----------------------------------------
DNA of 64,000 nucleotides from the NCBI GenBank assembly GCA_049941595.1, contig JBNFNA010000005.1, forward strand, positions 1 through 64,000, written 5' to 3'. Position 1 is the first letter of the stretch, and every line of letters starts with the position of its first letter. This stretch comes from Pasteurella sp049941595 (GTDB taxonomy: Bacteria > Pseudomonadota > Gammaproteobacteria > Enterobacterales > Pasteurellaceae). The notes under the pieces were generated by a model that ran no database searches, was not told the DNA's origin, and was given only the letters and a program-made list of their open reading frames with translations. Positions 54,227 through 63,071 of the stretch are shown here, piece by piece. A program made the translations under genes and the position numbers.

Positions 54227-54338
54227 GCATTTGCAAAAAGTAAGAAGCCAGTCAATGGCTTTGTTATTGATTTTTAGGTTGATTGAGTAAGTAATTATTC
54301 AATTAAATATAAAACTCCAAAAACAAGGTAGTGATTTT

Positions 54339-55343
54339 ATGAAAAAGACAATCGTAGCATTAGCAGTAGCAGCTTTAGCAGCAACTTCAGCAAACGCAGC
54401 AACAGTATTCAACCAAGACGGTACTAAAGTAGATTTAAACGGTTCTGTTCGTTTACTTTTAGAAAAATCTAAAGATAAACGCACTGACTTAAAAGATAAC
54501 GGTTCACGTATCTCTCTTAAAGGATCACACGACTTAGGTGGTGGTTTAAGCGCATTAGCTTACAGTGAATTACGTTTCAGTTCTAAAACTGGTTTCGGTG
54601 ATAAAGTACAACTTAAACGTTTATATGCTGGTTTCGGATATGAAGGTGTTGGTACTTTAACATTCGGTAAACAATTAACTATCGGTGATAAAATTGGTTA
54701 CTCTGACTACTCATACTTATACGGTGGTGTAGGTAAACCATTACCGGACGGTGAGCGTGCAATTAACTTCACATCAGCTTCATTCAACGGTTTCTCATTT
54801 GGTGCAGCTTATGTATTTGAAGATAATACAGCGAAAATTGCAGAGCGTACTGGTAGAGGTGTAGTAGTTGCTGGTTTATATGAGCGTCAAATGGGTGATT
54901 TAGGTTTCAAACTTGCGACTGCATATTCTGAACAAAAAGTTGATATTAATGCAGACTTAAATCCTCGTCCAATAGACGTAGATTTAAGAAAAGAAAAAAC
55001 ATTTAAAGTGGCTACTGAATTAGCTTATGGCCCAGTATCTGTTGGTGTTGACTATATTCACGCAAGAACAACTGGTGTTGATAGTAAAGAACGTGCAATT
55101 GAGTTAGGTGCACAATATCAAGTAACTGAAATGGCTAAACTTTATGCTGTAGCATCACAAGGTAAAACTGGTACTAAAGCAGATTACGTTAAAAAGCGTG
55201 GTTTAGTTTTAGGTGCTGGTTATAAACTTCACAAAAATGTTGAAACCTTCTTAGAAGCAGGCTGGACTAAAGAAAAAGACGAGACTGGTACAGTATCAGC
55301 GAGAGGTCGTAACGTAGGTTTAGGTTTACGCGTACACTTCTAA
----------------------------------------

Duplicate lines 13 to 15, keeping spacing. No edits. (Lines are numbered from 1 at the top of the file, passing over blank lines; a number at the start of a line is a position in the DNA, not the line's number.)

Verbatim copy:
55001 ATTTAAAGTGGCTACTGAATTAGCTTATGGCCCAGTATCTGTTGGTGTTGACTATATTCACGCAAGAACAACTGGTGTTGATAGTAAAGAACGTGCAATT
55101 GAGTTAGGTGCACAATATCAAGTAACTGAAATGGCTAAACTTTATGCTGTAGCATCACAAGGTAAAACTGGTACTAAAGCAGATTACGTTAAAAAGCGTG
55201 GTTTAGTTTTAGGTGCTGGTTATAAACTTCACAAAAATGTTGAAACCTTCTTAGAAGCAGGCTGGACTAAAGAAAAAGACGAGACTGGTACAGTATCAGC